Congratulations to the 2020 HESTA Nursing & Midwifery Awards FinalistsApril 8, 2020
Insights from an Australian humanitarian nurse on the pandemic frontlineApril 16, 2020
Aged care homes ask for children to send letters to residents
With letter writing increasingly absent in the digital age, aged care centres want children to put down their screens and pick up a pen.
At aged care facilities across Australia, there are no visitors and no-one is allowed out. Even the entertainers have been cancelled.
“It really feels isolated here,” said the lifestyle coordinator at Estia Health in Bendigo, Jane Neely.
Although lockdown has only been in force for a few weeks at the centre, it feels to many like years.
“[Residents] are finding it difficult because they’re already in a situation where the potential to become lonely is quite high, and now it’s even worse,” Ms Neely said. While the staff have tried to keep the residents connected with a myriad of different visual screen programs, it is not the same.
“A lot of the residents don’t like the technology and they don’t understand it,” Ms Neely said.
But one activity that has proven successful is a letter writing program in partnership with a local primary school. Ms Neely said it gave the children a project while at the same time connecting them to an older generation, and was proving mutually beneficial to both parties.
“It gives us something to present to the residents and it gives them something to do in response,” she said.
“To have a letter in an envelope, that they can open like the old days, they just really relate to that. They’ve absolutely loved them.”
She said with many of the residents having lived through the Great Depression and a world at war, life under a pandemic could be one topic familiar to both generations.
“I’m hoping there might be some sort of empathy and connection there,” Ms Neely said.
“People forget that [aged care residents] are really important, lovely people and they’ve got a story to tell.
“People are missing out by not having that connection with them.”
Letter writing better for your brain
Last year, 820 million fewer letters were delivered across Australia than the year before.
Author and founder of World Letter Writing Day, Richard Simpkin, wants more people to take up letter writing. He spends his time visiting schools across the country encouraging students to write handwritten letters. His motto is for students to take a break from social media and instead write a letter to somebody. The advantages are many, including increased cognitive processes.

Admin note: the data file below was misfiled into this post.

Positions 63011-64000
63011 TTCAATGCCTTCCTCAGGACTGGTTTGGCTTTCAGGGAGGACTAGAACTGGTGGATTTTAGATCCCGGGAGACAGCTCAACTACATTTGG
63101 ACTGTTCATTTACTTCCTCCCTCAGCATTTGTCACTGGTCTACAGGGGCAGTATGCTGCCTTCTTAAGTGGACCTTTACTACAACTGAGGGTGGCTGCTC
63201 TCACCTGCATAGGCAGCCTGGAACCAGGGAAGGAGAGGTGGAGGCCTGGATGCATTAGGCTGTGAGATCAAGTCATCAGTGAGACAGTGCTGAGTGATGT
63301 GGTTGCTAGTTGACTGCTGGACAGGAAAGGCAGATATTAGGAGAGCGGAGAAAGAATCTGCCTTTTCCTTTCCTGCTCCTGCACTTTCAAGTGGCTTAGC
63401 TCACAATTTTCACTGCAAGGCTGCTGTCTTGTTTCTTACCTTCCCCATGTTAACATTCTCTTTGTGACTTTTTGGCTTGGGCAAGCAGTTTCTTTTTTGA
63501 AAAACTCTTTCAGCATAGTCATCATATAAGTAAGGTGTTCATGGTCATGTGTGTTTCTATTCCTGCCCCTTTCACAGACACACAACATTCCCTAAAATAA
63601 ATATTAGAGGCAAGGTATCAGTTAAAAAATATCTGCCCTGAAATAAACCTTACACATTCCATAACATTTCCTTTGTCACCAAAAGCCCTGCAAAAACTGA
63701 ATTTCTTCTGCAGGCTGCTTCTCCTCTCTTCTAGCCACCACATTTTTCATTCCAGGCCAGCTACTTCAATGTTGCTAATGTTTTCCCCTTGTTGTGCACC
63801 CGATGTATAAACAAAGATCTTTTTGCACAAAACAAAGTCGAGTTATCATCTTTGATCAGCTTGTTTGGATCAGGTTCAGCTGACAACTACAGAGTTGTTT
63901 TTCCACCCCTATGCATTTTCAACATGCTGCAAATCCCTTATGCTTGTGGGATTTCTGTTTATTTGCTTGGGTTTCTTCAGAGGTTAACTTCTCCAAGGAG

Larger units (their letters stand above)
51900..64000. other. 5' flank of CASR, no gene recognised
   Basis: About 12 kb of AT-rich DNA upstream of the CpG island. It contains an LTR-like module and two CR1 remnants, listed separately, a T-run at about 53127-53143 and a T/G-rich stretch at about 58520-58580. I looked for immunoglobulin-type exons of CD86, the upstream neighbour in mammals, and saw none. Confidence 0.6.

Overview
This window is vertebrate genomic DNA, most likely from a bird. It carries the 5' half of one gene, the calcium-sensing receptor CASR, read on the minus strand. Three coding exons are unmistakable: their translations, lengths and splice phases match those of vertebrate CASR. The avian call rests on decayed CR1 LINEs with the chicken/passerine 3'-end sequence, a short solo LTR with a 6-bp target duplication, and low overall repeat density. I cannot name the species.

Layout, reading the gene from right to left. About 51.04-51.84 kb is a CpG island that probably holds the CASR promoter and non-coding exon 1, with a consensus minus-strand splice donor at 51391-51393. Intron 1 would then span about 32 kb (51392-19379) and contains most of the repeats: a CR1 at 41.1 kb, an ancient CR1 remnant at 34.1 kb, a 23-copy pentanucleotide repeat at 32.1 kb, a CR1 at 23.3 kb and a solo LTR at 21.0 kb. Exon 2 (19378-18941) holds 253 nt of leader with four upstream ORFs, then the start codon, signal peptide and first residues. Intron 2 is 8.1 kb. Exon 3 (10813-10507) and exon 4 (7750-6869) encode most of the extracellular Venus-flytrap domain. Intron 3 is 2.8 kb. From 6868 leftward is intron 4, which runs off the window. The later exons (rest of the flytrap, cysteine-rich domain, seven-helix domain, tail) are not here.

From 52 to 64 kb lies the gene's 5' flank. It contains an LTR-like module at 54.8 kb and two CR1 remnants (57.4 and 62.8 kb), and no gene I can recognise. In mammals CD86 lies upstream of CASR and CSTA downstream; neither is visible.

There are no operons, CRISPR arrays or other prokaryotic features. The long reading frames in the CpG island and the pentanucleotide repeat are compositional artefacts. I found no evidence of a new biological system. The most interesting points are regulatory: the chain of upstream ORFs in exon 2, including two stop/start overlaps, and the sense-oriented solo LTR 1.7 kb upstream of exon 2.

“You not only have to think about what you want to say, but you have to think about how you want to say it and about spelling words,” Mr Simpkin said.
He also said letter writing or diary entries were more beneficial to mental health, reducing the increased levels of social media anxiety often developed after excessive amounts of time spent on screens.
“The act of writing something compared to typing something on a computer are two different things,” Mr Simpkin said
‘Email killed the letter’
Whereas the earliest letters were written to be shared by being read aloud, the idea of letters as a personal, private exchange came about much later.
It was the advent of established national postal systems that changed our relationship with letters.
Over the years, letter writing developed and according to Dr McIlvenna became an “absolutely valuable, essential skill we all had to have”.
Whereas Dr McIlvenna was taught the skill at school, strengthened by pen pals, she said many of her undergraduates remained “blissfully unaware” of the etiquette of letter writing which she felt compelled to teach them.
One of the formalities of letter writing, developed over centuries, was to demonstrate respect towards the recipient.
“How to address people is really important. ‘Hey’ is not okay, ‘yo’ is not okay,” Dr McIlvenna laughed.
“Email killed the letter.”
At Estia Health in Bendigo, Ms Neely reads out letters to groups of residents, many of whom have vision impairment, while others are handed out to individual residents.
The letters contain details of children’s lives, their favourite hobbies, memorable moments, and even some jokes — often with accompanying drawings.
“Very cute letters, they were so beautiful, the kids,” Ms Neely said.
The aim is to establish a regular pen pal relationship between a resident and student, and when the lockdown restrictions are finally lifted the hope is for a meeting between the two.
Ms Neely also encouraged secondary school students to take up the habit. With the one common topic of life under a pandemic there would be plenty of material to share, she said.
This article was originally published on ABC News on 11/4/2020 by Larissa Romensky.